She said she was elated when she left. After spending a couple of hours together he seemed to have returned from the grave. "By the time I left he didn't look like a zombie. He was fantastic. It was like he remembered that there was actually a world outside."
Kate Veitch still has the Christopher Brennan book from the parcel left for her by Buckmaster, along with a copy of a Jerusalem Bible Buckmaster had stolen from a bookshop. The incident led to his arrest on a charge of possession after police searched him and found marijuana.
She recalls that they separated after an altercation in the city. This was just after she had bailed him out of Pentridge. "He was out of his mind ... God, he was going to take on the bloody world, I tell you. He took a tram into the city and he was trying to see Frank Galbally. I said 'Charles, you don't just walk into guys' offices like this, Charles, you haven't got any shoes on'.
"I said 'you can't go in there like this. You will get thrown out. He went in, he turned around to me and said 'you don't have to come in, man, you're so gutless'. And that was a real turning point for me. until then I was pretty solid. At that moment I thought: 'arsehole, you are not worth it. I don't care how clever you are. I don't care how talented you are. I don't care how beautiful you are. I don't even care how much I love you, you're not worth it.' And I just walked off."
Charles Buckmaster was given a good behavior bond at his trial on condition he returned to his parents' home at Gruyere. "If I do it, I'll leave nothing behind," he had once told John Jenkins. He spent the last few months erasing traces of his literary life, preparing for the moment he might finally escape his hell.
[This the text of Larry Schwartz's feature article as published in The Sunday Age (Agenda), 5th August, 1990, with minute editing & deletion]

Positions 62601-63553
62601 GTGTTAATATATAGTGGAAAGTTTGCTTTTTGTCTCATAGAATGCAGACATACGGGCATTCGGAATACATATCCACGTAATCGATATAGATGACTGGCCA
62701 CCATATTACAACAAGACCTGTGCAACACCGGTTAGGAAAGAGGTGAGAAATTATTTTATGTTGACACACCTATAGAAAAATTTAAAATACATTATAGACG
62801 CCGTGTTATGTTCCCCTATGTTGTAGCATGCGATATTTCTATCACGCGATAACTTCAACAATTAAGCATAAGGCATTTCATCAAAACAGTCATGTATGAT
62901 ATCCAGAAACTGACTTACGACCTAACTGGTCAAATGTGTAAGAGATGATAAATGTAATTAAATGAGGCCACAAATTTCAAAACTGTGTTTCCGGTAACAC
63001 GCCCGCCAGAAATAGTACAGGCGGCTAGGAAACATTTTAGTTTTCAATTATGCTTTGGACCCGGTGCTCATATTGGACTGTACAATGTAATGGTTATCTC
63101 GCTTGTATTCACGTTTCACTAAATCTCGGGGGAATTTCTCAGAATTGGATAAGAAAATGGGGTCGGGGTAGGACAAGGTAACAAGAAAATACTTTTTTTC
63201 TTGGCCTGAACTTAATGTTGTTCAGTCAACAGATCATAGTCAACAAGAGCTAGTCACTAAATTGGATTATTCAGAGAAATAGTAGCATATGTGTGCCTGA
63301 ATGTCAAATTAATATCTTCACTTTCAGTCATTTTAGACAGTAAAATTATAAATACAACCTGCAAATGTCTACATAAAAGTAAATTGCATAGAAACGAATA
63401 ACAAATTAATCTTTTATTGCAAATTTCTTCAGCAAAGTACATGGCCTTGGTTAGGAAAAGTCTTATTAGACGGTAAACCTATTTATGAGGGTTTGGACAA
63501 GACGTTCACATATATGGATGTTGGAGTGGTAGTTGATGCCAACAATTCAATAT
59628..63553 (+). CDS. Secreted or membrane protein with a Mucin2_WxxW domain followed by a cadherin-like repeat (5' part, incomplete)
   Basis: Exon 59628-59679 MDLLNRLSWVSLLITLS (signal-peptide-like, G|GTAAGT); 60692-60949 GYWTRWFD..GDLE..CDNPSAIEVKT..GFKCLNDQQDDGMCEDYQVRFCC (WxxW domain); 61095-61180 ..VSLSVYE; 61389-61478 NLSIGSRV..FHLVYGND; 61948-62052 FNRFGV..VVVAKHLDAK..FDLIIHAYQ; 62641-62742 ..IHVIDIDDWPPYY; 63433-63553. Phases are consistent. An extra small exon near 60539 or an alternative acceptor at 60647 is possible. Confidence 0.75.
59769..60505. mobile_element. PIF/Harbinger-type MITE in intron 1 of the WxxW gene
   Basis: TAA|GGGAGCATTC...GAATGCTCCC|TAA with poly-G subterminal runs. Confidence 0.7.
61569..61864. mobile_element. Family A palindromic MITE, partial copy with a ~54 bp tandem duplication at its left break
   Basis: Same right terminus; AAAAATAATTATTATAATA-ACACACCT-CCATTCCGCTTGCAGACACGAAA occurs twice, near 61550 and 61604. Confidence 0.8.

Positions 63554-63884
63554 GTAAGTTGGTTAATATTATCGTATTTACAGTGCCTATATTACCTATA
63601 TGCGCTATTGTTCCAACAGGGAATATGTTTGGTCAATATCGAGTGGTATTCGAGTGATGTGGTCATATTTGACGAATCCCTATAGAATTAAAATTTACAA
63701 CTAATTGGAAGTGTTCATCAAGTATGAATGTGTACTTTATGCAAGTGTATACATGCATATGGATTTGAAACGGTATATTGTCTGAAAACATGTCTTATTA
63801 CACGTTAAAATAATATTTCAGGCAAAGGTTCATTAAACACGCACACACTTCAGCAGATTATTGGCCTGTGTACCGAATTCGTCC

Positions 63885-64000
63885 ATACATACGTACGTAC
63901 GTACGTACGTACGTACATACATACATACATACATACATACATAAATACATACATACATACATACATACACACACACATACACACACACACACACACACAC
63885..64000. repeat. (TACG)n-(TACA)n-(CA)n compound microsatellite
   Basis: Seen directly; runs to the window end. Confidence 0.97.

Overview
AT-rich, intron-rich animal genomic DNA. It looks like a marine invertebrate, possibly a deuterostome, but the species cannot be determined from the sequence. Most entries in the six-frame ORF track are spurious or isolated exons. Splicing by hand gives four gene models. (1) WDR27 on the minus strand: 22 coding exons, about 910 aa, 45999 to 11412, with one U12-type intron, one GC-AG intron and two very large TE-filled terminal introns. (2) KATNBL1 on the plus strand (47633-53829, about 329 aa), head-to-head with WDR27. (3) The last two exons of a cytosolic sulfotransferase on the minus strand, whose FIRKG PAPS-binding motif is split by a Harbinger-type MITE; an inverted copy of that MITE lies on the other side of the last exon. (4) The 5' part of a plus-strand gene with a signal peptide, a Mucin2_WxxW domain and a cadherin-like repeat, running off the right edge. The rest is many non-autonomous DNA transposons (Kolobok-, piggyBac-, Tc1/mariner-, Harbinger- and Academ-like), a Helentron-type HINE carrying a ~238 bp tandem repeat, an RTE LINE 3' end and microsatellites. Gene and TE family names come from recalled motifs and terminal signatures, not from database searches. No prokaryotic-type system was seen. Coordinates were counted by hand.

GRUYERE : THE PEOPLE WHO STAYED
(for Charles Buckmaster)
who stayed only becos they couldnt
find their way out again ( your poem
about them )
& the people who are still there now
you could practically call it
Buckmaster country -
at least one part of it
( yr houses at four points
spanning cherry orchards
the dam with frogs
surrounded by green flora
& brown earth
in view of Mount St Leonard
on the outskirts of the water :
a cows carcass
already substantially returned
to the ground
the dead cow
bones turned up / great eye cavities
where 'things' have burrowed into its cranium
its legs become part of the earth
beside the dam.
the roar of the frogs
the Ruston Lincoln
diesel pump ( we
sheltered in its shed from
the rain )
listening to bell birds
grey as the gum
its belly softer grey than its wing.
the clouted earth / broken bracken / grey weathered
grey watered / grey forest . thataway ..
the cicada walks right out of its shell
himself ( the husks
crustate the wooden boards
the diesel pump.
fixed treadle )
& flies out & over
the patches of black slime
bearing frogs eggs ( ten-
nis balls )
amongst the reeds
spreading under the surface
end to end
making it their own
a tungle croft
of unusual constellations
of floating forests
of sheep following their leaders from
one spot in the field
to another part
all of them . .
it pays to look up your stars
( THIS GUN
WAS CAPTURED FROM THE
BY THE 41st BATTALION A.I.F.
IN BELGIUM 1918
AND PRESENTED TO THE RESIDENTS OF
SOUTH GRUYERE )
sprigs of bacon & egg ( rust &